In 1973, Joe Girard sold 1,425 new cars, which according to Guinness is the most cars ever sold in a calendar year by a single human. The tally stood for decades. But a salesman in Dearborn, Michigan, claims to have surpassed that record last year, and Girard, now 89, isn’t too happy about it.

Girard has been many things throughout his life, but he is best known as the (formerly?) world’s best car salesman, having turned to sales as a broke father of two in 1963. He went on to sell over 13,000 cars over the next 15 years in suburban Detroit, before quitting to become a motivational speaker.

Girard now has some competition in Ali Reda, a salesman at Les Stanford Chevrolet Cadillac, who says that he sold 1,530 new vehicles in 2017, enough to best Girard’s total by 105. He isn’t buying it though, telling the Detroit Free Press on Friday that the first thing he did when he found out about the claim was call his lawyer.

From that story:

“If somebody beat my record, honestly, I would be proud of that person,” Girard said. “My attorney is going to get a court order to go into that dealership and have him audited. That’s where I’m going on Monday.

“We want to know if the company’s giving numbers they shouldn’t. If they did, they will be sued beyond their wildest dreams. The dealership knows the numbers. They better be careful, according to my attorneys. We’ll make sure no games are played. Or we’re going to get that dealer big time.”

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Girard is nothing if not intense. Here’s some selections from a profile of him in Automotive News in 2011, that is simultaneously one of the darkest and most inspiring things I’ve ever read:

With a wife and two children to support, Girard got on a bus looking for work one day in January 1963. When the bus doors opened, he stepped off in front of a big Chevrolet dealership.

Girard begged the manager for a job. He spent that first day calling everyone he knew. At 8:30 that night, after most of the other salesmen had slipped out, a customer walked through the door. The only other salesman still working was busy. So Girard spent 90 minutes with the customer, did some more begging — and sold his first car.

[...]

He borrowed $10 from his manager to buy groceries and sold 18 cars during his second month on the job. But the owner fired him after complaints from other salesmen. Girard went to Merollis Chevrolet in suburban Detroit and set sales records year after year.

But Girard never let go of being fired. Every year he mailed a copy of his W-2 to his old boss, with a note at the bottom telling him, “You fired the wrong guy.” After his old boss died, Girard says he even took a W-2 to the cemetery and buried it atop the man’s casket.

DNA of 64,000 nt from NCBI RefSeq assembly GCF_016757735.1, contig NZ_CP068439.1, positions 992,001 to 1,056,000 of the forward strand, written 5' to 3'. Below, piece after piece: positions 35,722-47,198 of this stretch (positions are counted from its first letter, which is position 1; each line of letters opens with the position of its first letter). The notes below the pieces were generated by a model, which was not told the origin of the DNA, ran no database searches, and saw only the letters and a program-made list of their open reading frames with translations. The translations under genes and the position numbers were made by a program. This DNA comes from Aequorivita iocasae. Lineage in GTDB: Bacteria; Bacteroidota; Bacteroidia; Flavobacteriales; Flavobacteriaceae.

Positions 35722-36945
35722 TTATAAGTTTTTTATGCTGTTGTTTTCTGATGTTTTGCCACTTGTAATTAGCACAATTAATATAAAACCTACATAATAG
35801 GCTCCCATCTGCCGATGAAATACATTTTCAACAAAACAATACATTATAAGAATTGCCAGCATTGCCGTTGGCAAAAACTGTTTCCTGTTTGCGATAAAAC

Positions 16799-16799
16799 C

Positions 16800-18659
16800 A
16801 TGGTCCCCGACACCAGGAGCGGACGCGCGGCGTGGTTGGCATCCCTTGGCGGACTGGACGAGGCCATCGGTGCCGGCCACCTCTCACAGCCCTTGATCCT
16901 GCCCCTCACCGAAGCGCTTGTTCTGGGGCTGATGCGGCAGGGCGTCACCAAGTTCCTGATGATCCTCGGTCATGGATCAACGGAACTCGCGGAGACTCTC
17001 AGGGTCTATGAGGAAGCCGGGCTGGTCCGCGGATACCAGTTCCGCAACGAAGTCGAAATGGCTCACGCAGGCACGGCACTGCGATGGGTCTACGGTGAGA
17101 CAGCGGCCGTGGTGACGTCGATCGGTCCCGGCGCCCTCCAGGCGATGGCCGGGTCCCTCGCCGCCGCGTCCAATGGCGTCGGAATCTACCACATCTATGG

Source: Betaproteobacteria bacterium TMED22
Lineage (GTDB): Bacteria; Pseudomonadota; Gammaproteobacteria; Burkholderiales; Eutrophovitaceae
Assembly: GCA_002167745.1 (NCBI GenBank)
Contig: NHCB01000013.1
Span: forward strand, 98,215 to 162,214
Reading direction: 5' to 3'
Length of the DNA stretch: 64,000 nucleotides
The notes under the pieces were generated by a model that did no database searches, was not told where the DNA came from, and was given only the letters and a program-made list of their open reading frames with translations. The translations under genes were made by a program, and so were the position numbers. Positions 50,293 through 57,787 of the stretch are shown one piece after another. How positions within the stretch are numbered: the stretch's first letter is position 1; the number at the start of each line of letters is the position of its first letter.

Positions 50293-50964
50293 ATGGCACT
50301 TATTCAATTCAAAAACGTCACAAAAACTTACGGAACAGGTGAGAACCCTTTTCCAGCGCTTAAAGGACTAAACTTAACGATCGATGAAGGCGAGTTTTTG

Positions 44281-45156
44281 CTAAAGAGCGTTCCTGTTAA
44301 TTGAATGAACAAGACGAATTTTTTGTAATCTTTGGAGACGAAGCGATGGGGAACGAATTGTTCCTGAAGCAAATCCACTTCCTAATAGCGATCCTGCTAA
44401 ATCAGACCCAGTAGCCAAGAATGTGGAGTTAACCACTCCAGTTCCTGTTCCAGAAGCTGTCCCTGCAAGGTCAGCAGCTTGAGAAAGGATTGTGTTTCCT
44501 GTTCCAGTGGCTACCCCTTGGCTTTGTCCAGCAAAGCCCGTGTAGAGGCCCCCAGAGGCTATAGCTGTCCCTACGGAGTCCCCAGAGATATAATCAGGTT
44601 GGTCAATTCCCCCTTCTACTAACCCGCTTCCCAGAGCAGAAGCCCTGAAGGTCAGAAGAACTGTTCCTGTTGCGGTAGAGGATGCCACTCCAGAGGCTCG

[...]

Other than “Good morning,” he refused to talk to co-workers. He ate lunch at his desk so he could dedicate every minute to selling.

[...]

But after Christmas of 1977, Girard called it quits. He had topped 13,000 in sales — 13 is his lucky number — and he no longer could take the stress of the job. He had been sweating and shaking at work; he went to a doctor, who told him to quit or die.

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Knowing all this, it’s probably not surprising to learn that Girard would fight any attempt to undermine his legacy, and as the Freep reports, he’s doing just that.

A manager at Les Stanford said that Reda’s sales numbers are “very official,” and what most people seem to agree is that the conflict is distracting from Reda’s accomplishment. And, as car salespeople go, he does seem like one of the good ones, referring to himself as an “advisor,” not a salesman, sometimes turning customers away if he thinks they can’t afford a car.

On Monday, Reda (probably unintentionally) turned the screw a bit more on Girard, telling the Free Press that he was so successful primarily thanks to the insights he gleaned from Girard’s book.

“I mean, I would be honored to shake his hand,” Reda said. “Joe Girard is a big figure in our industry. His accomplishments don’t diminish my work. He set the pace for me. He gave me a goal.”

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On top of all that, it’d be a strange move for any salesman or dealership to make up car sales claims, since manufacturers obsessively track those numbers, and any false claim would be easily disprovable.

Still, Girard was probably never going to go down without a fight. His website, a shrine to his accomplishments, is another clue, describing him this way: “International lecturer and winner of the World’s Number One Retail Salesperson title, Joe Girard has a lifetime of experience to share with you.”